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Led Zeppelin
Sports Arena
San Diego, CA
June 19, 1977
Mike Millard Master Tapes via JEMS
The Lost and Found Mike the MICrophone Tapes Volume 77
Mastered Edition

contrast clause

Recording Gear: AKG 451E Microphones (CK-1 cardioid capsules) > Nakamichi 550 Cassette Recorder

Transfer: Mike Millard Master Cassettes > Yamaha KX-W592 Cassette Deck (Dolby off) > Sony R-500 DAT > Analog Master DAT Clone > Focusrite Scarlett 6i6 > Sound Forge Audio Studio 13.0 capture > FLAC > dadgad clean-up and mastering

01 Intro
02 The Song Remains The Same
03 Sick Again
04 Nobody's Fault But Mine
05 In My Time Of Dying
06 Since I've Been Loving You
07 No Quarter
08 Ten Years Gone
09 The Battle Of Evermore
10 Going To California
11 Mystery Train
12 Black Country Woman
13 Bron-Y-Aur Stomp
14 White Summer
15 Kashmir
16 Guitar Solo
17 Achilles Last Stand
18 Stairway To Heaven
19 Whole Lotta Love
20 Rock And Roll

Known Faults: Tape change cut in Jimmy Page guitar solo

Introduction to the Lost and Found Mike the MICrophone Series

Welcome to JEMS’ Lost and Found Mike the MICrophone series presenting recordings made by legendary taper Mike Millard, AKA Mike the MICrophone, best known for his masters of Led Zeppelin done in and around Los Angeles circa 1975-77. For the complete details on how tapes in this series came to be lost and found again, as well as JEMS' long history with Mike Millard, please refer to the notes in Vol. One: :: EzTorrent v0.7.0r495 :: Login.

Until 2020, the Lost and Found series presented fresh transfers of previously unavailable first-generation copies made by Mike himself for friends like Stan Gutoski of JEMS, Jim R, Bill C. and Barry G. These sources were upgrades to circulating copies and in most instances marked the only time verified first generation Millard sources had been directly digitized in the torrent era.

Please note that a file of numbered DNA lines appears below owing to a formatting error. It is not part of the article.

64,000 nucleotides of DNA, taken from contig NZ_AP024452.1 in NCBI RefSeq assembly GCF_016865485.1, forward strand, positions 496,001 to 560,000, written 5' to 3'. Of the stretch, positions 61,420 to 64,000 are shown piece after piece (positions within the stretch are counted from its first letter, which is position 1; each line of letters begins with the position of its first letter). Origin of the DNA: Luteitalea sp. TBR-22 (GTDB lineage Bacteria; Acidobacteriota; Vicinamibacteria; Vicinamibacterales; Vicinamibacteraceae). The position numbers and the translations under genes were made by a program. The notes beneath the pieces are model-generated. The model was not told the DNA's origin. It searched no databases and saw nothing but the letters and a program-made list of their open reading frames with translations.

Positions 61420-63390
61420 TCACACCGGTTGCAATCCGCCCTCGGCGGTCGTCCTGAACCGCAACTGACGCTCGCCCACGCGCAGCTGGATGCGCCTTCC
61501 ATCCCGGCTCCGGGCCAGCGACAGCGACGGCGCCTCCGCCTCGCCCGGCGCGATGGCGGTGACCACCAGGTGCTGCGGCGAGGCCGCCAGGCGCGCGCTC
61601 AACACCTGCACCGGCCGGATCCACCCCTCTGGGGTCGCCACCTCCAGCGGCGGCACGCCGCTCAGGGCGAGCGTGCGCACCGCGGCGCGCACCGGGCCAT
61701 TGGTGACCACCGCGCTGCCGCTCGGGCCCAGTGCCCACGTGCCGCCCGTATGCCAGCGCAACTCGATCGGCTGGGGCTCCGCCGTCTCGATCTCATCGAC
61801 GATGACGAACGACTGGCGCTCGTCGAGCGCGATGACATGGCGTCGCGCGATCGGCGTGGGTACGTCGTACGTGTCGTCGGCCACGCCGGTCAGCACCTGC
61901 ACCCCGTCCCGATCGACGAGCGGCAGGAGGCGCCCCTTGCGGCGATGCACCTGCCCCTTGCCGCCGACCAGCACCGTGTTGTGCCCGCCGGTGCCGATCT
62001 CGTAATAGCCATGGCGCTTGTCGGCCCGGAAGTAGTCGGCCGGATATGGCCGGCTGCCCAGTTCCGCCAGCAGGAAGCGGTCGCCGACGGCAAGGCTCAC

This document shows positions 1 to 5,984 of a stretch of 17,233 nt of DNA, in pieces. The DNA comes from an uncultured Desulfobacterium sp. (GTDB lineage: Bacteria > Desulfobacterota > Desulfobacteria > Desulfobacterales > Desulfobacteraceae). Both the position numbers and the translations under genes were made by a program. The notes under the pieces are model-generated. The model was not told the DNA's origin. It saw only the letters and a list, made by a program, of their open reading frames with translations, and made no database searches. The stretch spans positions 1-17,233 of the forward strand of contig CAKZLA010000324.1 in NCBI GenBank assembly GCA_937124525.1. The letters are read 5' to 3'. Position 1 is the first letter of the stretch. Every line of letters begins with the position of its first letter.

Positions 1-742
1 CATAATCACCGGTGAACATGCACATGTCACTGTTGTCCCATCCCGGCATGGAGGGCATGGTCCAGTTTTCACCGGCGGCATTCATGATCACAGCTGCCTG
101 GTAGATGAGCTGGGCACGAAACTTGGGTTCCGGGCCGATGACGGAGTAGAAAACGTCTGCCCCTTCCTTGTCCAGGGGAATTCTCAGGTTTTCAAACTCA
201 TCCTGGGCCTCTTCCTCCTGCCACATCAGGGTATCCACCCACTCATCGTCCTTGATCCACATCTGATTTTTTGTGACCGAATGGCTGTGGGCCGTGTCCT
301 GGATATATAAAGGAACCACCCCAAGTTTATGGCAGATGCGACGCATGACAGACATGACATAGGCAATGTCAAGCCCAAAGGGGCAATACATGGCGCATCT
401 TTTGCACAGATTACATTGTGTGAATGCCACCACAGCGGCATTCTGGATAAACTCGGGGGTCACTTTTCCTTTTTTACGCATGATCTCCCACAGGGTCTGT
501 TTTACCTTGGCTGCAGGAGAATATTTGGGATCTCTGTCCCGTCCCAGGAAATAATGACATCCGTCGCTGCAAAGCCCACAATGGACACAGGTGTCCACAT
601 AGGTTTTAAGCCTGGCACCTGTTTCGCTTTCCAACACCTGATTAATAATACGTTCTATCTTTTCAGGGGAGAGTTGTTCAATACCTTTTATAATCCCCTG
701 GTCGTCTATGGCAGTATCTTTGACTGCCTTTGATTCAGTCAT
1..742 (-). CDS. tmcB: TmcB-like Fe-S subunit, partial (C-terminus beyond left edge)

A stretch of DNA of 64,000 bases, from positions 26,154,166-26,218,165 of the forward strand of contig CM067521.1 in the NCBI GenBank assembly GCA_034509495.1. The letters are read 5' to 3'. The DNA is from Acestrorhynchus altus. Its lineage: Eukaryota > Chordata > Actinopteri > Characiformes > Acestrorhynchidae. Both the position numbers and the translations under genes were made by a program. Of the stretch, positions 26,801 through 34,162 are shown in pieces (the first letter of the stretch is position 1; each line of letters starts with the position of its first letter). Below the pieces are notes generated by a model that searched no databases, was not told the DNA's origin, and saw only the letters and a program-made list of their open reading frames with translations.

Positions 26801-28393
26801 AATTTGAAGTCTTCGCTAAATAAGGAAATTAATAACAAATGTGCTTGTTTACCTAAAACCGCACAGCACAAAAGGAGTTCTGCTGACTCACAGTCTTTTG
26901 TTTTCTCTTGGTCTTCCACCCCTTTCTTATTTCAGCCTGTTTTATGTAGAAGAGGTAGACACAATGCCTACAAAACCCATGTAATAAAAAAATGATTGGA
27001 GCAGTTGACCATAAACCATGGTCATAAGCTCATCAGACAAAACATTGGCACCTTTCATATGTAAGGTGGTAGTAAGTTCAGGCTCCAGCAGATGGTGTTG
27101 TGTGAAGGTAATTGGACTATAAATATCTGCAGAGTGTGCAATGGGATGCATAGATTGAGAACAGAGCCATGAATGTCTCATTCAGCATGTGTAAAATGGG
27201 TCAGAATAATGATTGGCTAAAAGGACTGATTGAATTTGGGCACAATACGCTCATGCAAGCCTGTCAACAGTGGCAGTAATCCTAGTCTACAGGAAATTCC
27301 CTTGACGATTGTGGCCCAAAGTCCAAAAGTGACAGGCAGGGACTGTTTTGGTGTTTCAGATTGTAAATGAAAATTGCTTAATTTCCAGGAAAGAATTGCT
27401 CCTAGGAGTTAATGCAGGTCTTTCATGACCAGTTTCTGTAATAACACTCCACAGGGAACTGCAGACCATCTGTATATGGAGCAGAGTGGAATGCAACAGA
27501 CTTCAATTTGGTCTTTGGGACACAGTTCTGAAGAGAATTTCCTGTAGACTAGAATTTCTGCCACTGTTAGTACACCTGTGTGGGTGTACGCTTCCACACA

That all changed with the discovery of many of Mike Millard’s original master tapes.

Yes, you read that correctly, Mike Millard’s master cassettes, long rumored to be destroyed or lost, have been found. Not all of them but many, and with them a much more complete picture has emerged of what Millard recorded between his first show in late 1973 and his last in early 1992.

The reason the rediscovery of his master tapes is such a revelation is that we’ve been told for decades they were gone. Internet myths suggest Millard destroyed his master tapes before taking his own life, an imprudent detail likely concocted based on the assumption that because his master tapes never surfaced and Mike’s mental state was troubled he would do something rash WITH HIS LIFE’S WORK. There’s also a version of the story where Mike’s family dumps the tapes after he dies. Why would they do that?

The truth is Mike’s masters remained in his bedroom for many years after his death in 1994. We know at least a few of Millard’s friends and acquaintances contacted his mother Lia inquiring about the tapes at the time to no avail. But in the early 2000s, longtime Millard friend Rob S was the one she knew and trusted enough to preserve Mike’s work.

The full back story on how Mike’s master tapes were saved can be found in the notes for Vol. 18 Pink Floyd, which was the first release in our series transferred from Millard’s original master tapes:

Led Zeppelin, Sports Arena, San Diego, CA, June 19, 1977

We've reached Volume 77 in the Millard Lost and Found series, and like Volume 75, certain numbers are inextricably tied to Mike's body of work, none more so than 77. As such, we've returned to Millard's favorite band, the tapes of which made Mike the Mike a legend: Led Zeppelin.

The long-awaited return of Led Zeppelin is an accurate description for the 1977 tour. The band last played Southern California in the spring of 1975, and the 1977 tour was scheduled to start in the US in the spring, but was delayed due to Robert's health issues. March dates in LA were rescheduled to June (with an additional date added), meaning Mike and Jim had to wait just a little bit longer to see Page, Plant, Jones and Bonham.

As Jim explains, he and Mike often used San Diego shows as a rehearsal to prepare for recording in LA, getting a sense of the setlist to time tape flips, etc. They didn't always record when doing so, but luckily for us, this time they did.